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Wiring a Greenhouse

Updated February 21, 2017

Your greenhouse will need electricity whether you have a large one designed to raise hundreds of plants, or a small one to keep a few houseplants healthy through the winter. Vents, fans, automated watering systems and lights all require electricity. Larger greenhouses will require their own three-phase electrical system in order to be efficient. Smaller ones can be run from a line hooked into your home's breaker panel. Whichever system you run to the greenhouse can be wired and hooked into the electrical service with just a few tools and flexible conduit to keep your wiring safe.

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  1. Lay out your flexible conduit on the ground. Cut each piece 3 feet longer than you need it to be with your tin snips to compensate for adjustments.

  2. Push the tip of the fish tape through the conduit. Hold the tip of the fish tape against the side of the last 3 inches of ROMEX®. Attach the fish tape to the ROMEX® with electric tape.

  3. Pull the fish tape slowly through the conduit to draw the ROMEX® through the flexible tubing. Pull the ROMEX® 3 feet past the far end of the conduit and cut the wire with your tin snips.

  4. Remove the electrical tape to free the ROMEX® from the fish tape. Pull ROMEX® through every piece of flexible conduit that you will need for the job leaving 3 feet of ROMEX® hanging past both ends of each piece. Roll up your fish tape in its housing and store it for future projects.

  5. Mount your switches, fixtures and outlets to the exposed studs in your greenhouse. Use the Phillips-head bit on your drill to drive a galvanised screw through each of the retaining holes in every piece you wish to attach.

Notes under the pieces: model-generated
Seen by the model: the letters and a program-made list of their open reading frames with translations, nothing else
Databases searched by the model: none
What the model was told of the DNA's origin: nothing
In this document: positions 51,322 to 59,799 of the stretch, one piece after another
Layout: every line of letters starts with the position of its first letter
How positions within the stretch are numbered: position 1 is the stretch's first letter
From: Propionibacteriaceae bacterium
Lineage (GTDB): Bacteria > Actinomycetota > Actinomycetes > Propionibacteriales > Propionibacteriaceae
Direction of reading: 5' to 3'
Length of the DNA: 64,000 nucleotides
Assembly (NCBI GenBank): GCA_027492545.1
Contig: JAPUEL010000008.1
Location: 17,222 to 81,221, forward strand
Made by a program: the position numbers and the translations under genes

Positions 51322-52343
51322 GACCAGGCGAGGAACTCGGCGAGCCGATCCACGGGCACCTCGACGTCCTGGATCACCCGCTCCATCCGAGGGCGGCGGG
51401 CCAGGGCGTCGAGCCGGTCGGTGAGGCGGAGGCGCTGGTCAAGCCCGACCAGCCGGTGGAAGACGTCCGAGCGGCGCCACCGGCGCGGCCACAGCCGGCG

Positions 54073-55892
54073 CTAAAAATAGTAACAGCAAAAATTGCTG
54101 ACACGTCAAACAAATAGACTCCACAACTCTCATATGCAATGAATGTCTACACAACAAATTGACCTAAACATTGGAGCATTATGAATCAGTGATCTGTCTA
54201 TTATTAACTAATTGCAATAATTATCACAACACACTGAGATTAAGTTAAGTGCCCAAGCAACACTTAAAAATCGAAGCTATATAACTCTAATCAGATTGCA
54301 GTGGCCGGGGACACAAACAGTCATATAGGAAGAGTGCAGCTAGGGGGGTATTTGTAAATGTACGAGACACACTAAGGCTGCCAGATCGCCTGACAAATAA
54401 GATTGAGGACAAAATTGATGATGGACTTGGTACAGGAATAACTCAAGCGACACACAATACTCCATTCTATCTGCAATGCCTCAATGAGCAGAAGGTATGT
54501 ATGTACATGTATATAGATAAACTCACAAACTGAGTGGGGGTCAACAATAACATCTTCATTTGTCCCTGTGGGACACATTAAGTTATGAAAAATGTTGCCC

6. Disassemble each of the fixtures and slide the end of the ROMEX® through the knockout hole in the back of the junction box. Pull the wire until the conduit is secure in the clamp mounted on the outside of the junction box. Tighten the retaining screw on the clamp with your screwdriver to lock the fixture in place.

  7. Slit the rubber armour on the outside of the ROMEX® with your razor knife. Pull the sheathing back and trim off the excess. Snip each wire to fit inside of the box and strip the individual wires with your wire stripping tool.

  8. Loosen any brass retaining screws on the side of the body of the inner workings of the fixture. Wrap the stripped end of each black wire around its own brass retaining screw. Tighten the screws to hold the wires in place.

  9. Loosen the silver retaining screws on the side of the fixture. Wrap the stripped end of a white wire around its own silver screw. Tighten the screws to hold the wires in place.

  10. Connect the bare ground wires to the grounding screw in the back of the junction box. Reassemble the fixture being careful not to damage the wiring.

  11. Check the breaker box in your house. Be sure that the breaker hooked to the electric wires running to your shed is turned off. Strip the end of the black and white wires on the ROMEX® running to the shed.

  12. Hold the white wire running to the shed with the white wire running from the shed. Twist a wire nut onto the two wires to bind them together. Wrap electric tape around the wire nut and 6 inches up the wires to complete the splice.

  13. Connect the black wires and ground wires at the main junction. Attach any other splices necessary inside of the greenhouse. Turn on the breaker in the house and flip each switch in the greenhouse to check every circuit.

  14. Tip

    Some greenhouses may have PVC, composite, or metal wall supports. Use the proper fastener for the job when attaching conduits and fixtures to your greenhouse.


    Work gloves and safety glasses are required when working with hand tools. Be sure that everyone is aware you are working on electrical circuits. Tell everyone on the property that they may not touch the breaker box until your project is complete.

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Things You'll Need

  • Flexible conduit
  • Tin snips
  • Fish tape
  • Electric tape
  • ROMEX®
  • "C" Brackets
  • Drill with Phillips bit
  • 1 1/2-inch galvanised screws
  • Fixtures, outlets and switches
  • Screwdriver
  • Razor knife
  • Wire stripping tool
  • Wire nuts
  • Work gloves
  • Safety glasses

About the Author

After learning electronics in the U.S. Navy in the 1980s, Danny Donahue spent a lifetime in the construction industry. He has worked with some of the finest construction talent in the Southeastern United States. Donahue has been a freelance writer since 2008, focusing his efforts on his beloved construction projects.

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